The Under-19 Cricket World Cup wasn’t a delightful experience for the Nepali players and the Nepali sports adherents. The daunting performance of the Under-19 team in Australia has disappointed millions of Nepali fans in and out of the country. Though we didn’t anticipate Nepal to go through the semi-finals of the World Cup, we were at least expecting the team to make it to the super league.
Personally analyzing the Nepali Cricket field, I’ve come to the conclusion that it’s worthless to blame any of the players of the team. How can we expect a team like ours to perform on a fast turning and bouncy pitch of Brisbane, Melbourne and Perth? The tall and lanky players of Australia, England, South Africa and other countries are too good to make our team look like underdogs.
The main reason behind Nepal losing to some of the best teams in the world is due to lack of proper development of infrastructure for cricket. We have a stadium but one has to ponder if it’s really a stadium. Neither the pitch nor the outfield meets the standards. The slow turning pitch of Nepal mostly favoring the spinners isn’t enough to perform at international levels.
India, Pakistan and Sri Lanka, Nepal’s South Asian neighbors, are playing better because the development of infrastructure and facilities provided to their cricketers are far better than Nepal’s. Though India won the Under-19 World Cup this year on the green pitches of Australia, we shouldn’t forget how the 2011 World Cup winning team, India, bore a huge humiliation of 4-0 clean test sweep against the sides like Australia and England in their homeland.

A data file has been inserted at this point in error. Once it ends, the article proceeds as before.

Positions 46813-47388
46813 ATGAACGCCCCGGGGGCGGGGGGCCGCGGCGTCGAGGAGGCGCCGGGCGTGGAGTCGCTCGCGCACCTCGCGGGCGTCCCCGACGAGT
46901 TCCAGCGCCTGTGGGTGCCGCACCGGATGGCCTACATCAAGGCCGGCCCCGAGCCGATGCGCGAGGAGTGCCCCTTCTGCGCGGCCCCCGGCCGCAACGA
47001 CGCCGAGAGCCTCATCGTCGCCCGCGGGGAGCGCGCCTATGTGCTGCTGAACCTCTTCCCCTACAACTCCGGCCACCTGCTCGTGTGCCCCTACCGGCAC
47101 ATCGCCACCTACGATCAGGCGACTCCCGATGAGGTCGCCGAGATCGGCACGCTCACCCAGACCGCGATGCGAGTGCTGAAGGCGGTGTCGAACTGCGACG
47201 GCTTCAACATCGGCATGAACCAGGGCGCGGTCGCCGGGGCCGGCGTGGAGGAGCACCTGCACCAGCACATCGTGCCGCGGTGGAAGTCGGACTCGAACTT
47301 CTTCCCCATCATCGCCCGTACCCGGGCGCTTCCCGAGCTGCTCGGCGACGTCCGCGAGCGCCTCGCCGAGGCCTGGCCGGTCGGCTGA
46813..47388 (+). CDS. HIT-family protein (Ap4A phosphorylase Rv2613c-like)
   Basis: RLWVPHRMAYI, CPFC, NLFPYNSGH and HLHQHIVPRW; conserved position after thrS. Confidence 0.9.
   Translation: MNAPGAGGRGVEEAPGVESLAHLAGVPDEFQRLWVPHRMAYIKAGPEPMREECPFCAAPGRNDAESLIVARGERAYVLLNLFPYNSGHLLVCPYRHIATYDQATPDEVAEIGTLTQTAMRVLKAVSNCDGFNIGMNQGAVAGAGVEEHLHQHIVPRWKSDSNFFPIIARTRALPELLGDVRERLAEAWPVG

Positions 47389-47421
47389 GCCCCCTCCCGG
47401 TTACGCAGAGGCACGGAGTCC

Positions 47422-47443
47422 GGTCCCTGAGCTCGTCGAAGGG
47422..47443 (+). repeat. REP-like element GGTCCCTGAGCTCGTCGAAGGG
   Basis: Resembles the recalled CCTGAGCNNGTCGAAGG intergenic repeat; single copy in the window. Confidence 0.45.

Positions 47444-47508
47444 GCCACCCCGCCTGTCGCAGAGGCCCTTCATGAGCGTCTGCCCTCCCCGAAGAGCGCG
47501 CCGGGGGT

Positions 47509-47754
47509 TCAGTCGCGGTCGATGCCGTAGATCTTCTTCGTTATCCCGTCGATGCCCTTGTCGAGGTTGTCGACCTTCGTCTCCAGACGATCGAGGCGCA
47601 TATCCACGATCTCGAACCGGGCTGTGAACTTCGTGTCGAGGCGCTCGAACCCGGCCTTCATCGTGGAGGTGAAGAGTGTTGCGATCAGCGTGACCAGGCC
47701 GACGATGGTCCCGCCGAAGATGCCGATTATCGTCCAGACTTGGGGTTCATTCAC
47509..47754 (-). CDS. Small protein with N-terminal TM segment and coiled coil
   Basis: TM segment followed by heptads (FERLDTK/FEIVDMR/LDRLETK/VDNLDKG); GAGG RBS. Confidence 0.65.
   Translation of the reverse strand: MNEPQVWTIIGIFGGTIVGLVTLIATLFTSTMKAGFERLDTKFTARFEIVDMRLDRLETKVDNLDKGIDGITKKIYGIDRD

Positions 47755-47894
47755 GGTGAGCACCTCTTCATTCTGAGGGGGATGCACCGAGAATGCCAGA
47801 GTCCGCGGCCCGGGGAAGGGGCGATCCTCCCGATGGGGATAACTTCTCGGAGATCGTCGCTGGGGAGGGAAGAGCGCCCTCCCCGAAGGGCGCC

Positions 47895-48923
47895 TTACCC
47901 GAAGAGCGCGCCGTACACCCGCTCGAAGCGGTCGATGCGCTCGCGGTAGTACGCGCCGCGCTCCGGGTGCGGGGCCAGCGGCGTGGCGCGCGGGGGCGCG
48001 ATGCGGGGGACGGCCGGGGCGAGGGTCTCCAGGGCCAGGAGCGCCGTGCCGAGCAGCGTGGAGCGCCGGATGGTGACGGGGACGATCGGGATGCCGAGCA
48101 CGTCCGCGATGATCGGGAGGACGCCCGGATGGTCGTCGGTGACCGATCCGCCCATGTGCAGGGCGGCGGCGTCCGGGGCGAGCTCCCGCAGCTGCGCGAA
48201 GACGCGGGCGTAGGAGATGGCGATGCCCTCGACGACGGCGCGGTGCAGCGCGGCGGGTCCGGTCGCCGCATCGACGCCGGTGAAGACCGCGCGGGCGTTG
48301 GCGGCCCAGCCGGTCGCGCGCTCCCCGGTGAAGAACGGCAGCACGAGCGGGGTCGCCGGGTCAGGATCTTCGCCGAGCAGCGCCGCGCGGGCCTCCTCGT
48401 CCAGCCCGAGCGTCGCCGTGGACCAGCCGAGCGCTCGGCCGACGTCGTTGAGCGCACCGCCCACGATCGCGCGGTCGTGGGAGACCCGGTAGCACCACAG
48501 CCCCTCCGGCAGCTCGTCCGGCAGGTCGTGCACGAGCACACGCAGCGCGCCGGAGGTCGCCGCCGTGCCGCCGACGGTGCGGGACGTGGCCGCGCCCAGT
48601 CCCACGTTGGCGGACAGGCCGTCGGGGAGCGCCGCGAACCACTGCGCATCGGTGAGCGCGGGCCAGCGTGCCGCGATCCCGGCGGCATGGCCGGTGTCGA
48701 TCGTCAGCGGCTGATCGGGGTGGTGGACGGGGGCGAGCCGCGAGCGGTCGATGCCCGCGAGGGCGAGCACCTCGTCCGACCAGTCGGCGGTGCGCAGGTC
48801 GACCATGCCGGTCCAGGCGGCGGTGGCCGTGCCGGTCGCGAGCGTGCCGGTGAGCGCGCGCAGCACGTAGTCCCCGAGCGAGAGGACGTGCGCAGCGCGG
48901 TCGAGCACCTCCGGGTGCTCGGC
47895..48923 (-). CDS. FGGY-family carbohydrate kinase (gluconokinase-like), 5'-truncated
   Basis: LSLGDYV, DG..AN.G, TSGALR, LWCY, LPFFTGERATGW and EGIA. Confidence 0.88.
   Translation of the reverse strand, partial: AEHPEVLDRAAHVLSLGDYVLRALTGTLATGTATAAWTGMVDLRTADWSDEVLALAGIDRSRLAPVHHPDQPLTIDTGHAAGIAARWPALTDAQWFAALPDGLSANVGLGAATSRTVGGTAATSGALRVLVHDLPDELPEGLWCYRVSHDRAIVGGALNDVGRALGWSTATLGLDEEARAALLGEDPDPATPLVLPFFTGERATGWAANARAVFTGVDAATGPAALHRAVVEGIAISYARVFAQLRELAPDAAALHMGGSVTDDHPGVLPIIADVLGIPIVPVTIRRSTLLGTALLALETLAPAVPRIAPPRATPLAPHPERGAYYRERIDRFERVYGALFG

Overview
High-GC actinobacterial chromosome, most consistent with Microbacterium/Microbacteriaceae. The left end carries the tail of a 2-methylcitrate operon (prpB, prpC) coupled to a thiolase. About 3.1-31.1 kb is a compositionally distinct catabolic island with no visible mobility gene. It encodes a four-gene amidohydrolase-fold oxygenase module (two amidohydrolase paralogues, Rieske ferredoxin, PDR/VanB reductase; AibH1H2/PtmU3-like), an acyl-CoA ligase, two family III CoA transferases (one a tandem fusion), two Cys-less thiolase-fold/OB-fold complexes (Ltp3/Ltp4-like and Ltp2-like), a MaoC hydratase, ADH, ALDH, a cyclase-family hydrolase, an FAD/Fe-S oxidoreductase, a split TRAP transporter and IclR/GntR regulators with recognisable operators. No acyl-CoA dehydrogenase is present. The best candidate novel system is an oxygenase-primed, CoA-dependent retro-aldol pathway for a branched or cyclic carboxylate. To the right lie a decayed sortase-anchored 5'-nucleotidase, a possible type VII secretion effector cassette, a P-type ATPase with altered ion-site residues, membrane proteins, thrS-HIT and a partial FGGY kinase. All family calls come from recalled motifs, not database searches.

Why and how is it? Cricket veterans believe that the tracks in South Asian countries, like that of ours, mostly favor batsman and spinners. So on the green pitches of Australia, our Nepali team stood no chance.
Cricket’s not only the case in Nepal; other sports are also suffering the same fate. We aren’t winning any tournaments in any of the games, mostly. For instance, the recently held Nehru Cup was also not a delightful experience for Nepali football fans. Similarly, during the London Olympics 2012, it was proven that the level of sports in our country stands low.
To improve the situation of sports in Nepal, the respective associations of cricket, football and other sports should pay much higher priority to develop its infrastructures and provide better training facilities to the players.
In order to beat the best teams in the world, fitness and excessive training plays a vital role. But our players are deprived of both. When Indian Cricketer Mahendra Singh Dhoni visited Nepal a couple of months ago and also visited our cricket team, he emphasized on grooming Nepali players and developing Nepal’s cricket to meet international requirements.
Always satisfied with the narrow improvement of performance won’t fetch respect for the country and its players. To see Nepal performing well in the international arena, the higher-level officers need to take some serious initiatives.
The writer is a +2 graduate from Himalayan White House International College in Lalitpur.